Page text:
After twenty-seven years of federal service, including the last six as a senior official at the Departments of Homeland Security and Defense, I am now able to reflect and offer lessons learned from the experience. It is daunting to help lead complex national efforts on homeland security, homeland defense, and defense support of civil authorities – issues that are central to central to national security. My experiences also provide examples of how disparate groups can come together in defense of the nation.
The conflict zone that is Syria continues to fester to the benefit of the Islamic State of Iraq and the Levant (ISIS). As evidence mounts suggesting the Russian-operated Airbus A321M was brought down in Egypt by an explosion possibly planted by the Sinai affiliate of ISIS—and as a recent Organization for the Prohibition of Chemical Weapons (OPCW) report suggests the use of mustard gas by ISIS in August near Aleppo, we seem to be moving into an even more dangerous phase of ISIS capability to conduct terror and combat operations.
Terrorist organizations including ISIS, Hezbollah, and al‐Qa’ida have openly promulgated a strategy of ecological jihad. In contrast to other methods employed by terrorists, environmental tactics, such as contaminating water supplies or starting fires, can be quickly planned, require little technical expertise to execute, and have lower risk of detection. Water shortages due to drought increase vulnerability to these terror methods with significant consequences for people, infrastructure, and the economy.
Recent terrorist attacks in Paris leave France in a difficult position - one that is at once both common to the West and yet particular to France itself. Although there must be international cooperation, each country must also chart its own course by formulating, implementing and refining a strategy that best tackles the problem as manifested locally. Our Commentary, written by CCHS Associate Director Sharon Cardash and CCHS Scholar in Residence Rhea Siers, raises a series of questions and issues that offer the beginnings of a framework for understanding the conundrum facing French officials.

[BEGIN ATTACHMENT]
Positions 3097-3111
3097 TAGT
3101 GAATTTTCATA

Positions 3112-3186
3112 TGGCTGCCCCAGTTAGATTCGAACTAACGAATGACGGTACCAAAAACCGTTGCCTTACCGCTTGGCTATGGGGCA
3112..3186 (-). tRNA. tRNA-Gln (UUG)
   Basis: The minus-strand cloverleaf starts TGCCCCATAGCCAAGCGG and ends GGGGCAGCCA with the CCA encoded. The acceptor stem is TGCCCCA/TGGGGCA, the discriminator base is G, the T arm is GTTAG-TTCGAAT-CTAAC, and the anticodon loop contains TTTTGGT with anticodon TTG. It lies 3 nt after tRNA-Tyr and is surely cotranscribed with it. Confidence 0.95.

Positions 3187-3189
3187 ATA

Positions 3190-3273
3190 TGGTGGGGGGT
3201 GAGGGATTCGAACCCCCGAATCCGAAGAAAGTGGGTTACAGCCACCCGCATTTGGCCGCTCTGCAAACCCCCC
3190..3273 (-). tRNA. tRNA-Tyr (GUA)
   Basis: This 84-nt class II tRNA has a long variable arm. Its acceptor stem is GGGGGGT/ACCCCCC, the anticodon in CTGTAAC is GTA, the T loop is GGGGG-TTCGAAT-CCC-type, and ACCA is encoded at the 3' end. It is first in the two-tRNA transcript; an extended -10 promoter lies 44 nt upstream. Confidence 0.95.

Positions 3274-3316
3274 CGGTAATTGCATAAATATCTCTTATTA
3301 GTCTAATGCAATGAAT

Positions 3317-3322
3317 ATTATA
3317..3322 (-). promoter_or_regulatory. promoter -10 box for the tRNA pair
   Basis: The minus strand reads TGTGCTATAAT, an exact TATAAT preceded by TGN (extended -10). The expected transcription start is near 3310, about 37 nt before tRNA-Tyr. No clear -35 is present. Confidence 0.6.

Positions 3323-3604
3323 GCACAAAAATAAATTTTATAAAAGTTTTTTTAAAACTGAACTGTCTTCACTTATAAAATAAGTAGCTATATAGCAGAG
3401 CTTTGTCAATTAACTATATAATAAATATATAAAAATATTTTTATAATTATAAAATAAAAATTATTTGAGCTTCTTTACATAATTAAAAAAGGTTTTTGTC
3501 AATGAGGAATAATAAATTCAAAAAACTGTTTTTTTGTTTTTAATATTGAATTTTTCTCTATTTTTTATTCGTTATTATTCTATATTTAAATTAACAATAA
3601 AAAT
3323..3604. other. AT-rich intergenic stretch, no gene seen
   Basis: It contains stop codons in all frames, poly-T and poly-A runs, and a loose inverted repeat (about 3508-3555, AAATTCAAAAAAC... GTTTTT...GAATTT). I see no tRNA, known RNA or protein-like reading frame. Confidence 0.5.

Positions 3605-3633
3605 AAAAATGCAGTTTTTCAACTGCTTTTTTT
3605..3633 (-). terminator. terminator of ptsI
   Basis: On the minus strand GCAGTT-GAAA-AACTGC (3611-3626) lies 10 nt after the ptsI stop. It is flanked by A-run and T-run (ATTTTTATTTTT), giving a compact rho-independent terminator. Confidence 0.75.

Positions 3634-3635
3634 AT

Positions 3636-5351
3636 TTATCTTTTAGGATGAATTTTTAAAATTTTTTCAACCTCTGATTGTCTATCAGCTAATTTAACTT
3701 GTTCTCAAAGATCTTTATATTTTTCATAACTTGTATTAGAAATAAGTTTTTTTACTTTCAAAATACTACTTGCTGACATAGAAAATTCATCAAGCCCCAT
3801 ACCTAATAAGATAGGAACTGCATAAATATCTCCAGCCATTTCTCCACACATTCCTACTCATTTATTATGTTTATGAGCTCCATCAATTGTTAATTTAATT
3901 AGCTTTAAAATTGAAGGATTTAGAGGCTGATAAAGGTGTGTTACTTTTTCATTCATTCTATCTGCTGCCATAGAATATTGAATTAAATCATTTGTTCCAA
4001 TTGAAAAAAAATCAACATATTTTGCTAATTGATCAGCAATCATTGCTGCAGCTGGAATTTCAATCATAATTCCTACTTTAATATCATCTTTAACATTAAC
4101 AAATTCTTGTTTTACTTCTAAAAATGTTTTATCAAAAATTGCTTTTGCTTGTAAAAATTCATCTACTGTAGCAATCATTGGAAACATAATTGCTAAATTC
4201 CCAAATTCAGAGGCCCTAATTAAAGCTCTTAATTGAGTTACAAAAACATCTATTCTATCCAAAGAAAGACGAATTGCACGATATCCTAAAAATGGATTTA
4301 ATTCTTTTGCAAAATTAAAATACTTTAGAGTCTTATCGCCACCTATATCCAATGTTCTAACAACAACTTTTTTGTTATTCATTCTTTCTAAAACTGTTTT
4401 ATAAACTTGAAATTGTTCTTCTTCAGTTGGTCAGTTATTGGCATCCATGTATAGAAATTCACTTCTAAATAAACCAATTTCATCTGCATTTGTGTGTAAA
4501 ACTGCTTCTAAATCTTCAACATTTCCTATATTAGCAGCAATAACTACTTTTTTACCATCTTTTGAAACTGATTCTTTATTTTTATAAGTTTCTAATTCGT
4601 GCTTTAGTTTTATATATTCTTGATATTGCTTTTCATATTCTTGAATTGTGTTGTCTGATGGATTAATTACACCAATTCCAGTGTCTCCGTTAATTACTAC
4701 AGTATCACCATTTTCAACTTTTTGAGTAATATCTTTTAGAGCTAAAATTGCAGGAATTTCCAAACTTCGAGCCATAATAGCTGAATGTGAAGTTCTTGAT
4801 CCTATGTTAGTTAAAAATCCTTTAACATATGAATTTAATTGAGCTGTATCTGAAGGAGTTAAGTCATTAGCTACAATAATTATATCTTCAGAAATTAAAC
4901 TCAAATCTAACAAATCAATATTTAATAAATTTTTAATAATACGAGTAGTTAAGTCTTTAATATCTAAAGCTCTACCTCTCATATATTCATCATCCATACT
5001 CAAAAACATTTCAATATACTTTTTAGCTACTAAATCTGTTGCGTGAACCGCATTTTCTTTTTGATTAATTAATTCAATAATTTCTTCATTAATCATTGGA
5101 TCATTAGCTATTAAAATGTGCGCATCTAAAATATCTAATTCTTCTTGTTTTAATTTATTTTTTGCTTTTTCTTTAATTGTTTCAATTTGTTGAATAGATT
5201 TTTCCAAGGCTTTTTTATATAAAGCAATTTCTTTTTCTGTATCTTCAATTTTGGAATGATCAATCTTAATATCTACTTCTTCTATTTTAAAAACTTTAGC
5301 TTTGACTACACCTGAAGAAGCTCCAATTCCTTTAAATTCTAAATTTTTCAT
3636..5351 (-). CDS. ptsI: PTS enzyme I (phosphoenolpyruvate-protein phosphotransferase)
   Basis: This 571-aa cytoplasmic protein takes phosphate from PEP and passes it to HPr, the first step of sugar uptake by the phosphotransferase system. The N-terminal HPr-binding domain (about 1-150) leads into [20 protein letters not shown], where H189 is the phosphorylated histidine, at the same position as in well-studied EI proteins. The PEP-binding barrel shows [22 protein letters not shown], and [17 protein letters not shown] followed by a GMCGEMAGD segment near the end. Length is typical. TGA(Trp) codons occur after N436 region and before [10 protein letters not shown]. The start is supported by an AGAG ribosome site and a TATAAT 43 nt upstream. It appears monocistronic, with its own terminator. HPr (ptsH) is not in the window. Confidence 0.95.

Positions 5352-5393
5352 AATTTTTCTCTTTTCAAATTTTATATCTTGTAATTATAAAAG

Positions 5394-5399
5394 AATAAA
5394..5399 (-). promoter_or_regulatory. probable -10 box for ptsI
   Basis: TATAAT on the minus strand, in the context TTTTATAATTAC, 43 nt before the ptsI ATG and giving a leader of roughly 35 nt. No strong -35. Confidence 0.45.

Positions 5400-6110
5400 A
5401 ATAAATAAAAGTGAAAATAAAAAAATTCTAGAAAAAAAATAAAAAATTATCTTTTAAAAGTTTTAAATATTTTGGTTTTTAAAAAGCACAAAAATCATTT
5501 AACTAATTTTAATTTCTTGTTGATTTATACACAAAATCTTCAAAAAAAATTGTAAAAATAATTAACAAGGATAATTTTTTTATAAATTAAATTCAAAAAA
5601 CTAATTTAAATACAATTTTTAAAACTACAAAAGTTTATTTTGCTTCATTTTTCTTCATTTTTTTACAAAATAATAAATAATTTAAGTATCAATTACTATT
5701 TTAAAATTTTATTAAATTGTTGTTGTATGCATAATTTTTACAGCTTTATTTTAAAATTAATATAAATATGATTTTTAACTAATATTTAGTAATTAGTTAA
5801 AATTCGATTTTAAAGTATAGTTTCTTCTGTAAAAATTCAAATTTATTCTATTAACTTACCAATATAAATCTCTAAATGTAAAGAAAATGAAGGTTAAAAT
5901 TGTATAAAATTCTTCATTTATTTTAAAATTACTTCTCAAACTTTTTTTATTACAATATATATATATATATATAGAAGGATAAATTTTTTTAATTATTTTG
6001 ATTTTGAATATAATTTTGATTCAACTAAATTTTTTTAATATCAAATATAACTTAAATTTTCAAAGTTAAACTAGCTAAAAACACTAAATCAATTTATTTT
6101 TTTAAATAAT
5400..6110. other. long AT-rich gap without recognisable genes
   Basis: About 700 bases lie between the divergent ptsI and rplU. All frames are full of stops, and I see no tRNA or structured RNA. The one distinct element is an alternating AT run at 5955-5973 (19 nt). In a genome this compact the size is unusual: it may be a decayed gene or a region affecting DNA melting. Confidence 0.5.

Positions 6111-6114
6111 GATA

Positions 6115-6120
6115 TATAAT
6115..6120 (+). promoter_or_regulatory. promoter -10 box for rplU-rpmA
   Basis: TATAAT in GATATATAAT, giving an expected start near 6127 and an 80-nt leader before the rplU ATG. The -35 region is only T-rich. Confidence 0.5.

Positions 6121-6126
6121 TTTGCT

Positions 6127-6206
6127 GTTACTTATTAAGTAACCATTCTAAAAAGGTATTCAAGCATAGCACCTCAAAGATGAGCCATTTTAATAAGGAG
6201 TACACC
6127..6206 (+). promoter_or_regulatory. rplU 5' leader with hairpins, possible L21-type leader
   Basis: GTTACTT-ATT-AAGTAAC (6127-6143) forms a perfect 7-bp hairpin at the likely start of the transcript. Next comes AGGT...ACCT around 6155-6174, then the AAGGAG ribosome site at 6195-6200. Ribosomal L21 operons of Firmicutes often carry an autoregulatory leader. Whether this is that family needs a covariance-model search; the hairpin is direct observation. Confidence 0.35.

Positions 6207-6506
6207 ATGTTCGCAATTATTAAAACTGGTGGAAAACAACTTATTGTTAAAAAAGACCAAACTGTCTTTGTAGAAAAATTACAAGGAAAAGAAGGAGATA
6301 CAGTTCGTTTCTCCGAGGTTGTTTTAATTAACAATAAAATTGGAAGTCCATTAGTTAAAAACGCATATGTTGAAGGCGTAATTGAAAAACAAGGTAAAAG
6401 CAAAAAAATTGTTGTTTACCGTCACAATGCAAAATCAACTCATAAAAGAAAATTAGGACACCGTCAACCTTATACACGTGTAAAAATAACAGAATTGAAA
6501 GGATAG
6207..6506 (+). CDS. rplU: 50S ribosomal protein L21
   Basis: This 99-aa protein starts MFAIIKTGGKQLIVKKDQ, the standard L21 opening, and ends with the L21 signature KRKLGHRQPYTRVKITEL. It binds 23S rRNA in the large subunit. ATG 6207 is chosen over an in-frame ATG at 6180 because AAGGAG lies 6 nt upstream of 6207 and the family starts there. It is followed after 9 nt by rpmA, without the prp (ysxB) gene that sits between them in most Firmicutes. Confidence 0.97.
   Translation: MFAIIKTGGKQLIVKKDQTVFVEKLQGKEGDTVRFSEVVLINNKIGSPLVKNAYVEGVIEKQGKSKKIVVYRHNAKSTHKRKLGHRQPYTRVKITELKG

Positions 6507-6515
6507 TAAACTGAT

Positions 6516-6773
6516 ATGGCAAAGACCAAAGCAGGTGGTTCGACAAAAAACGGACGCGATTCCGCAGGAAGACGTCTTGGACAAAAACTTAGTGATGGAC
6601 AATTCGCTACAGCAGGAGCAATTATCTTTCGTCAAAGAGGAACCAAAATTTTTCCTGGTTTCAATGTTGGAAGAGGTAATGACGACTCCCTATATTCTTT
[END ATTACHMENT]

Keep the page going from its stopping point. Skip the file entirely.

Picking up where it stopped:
Awlaki’s demise improves U.S. security for several reasons. Awlaki’s elimination marks another in a recent series of setbacks for al Qaeda globally. More specifically, it immediately degrades AQAP’s operational planning capacity — especially with respect to plots against the U.S. homeland. Yet, killing Awlaki by no means signals the death knell of al Qaeda generally or even of AQAP specifically.
On April 10, 2013, the White House released its annual budget request for Fiscal Year 2014 (FY 2014). This paper provides initial commentary on the budget requested for the Department of Homeland Security (DHS) for FY 2014, as described in the DHS Budget-in-Brief report and the detailed Congressional Justifications (CJ’s) for all of the offices and components within the Department.
As the Arab spring gives way to another winter, and hope continues to recede into uncertainty and challenge, many observers are asking how do we best move ahead? Bringing to justice the perpetrators of the attacks in Benghazi would certainly be a good start, but it is not enough. The United States has important interests at stake and thus requires a strategy that will mitigate the possibility, or at least the effects, of the next Benghazi.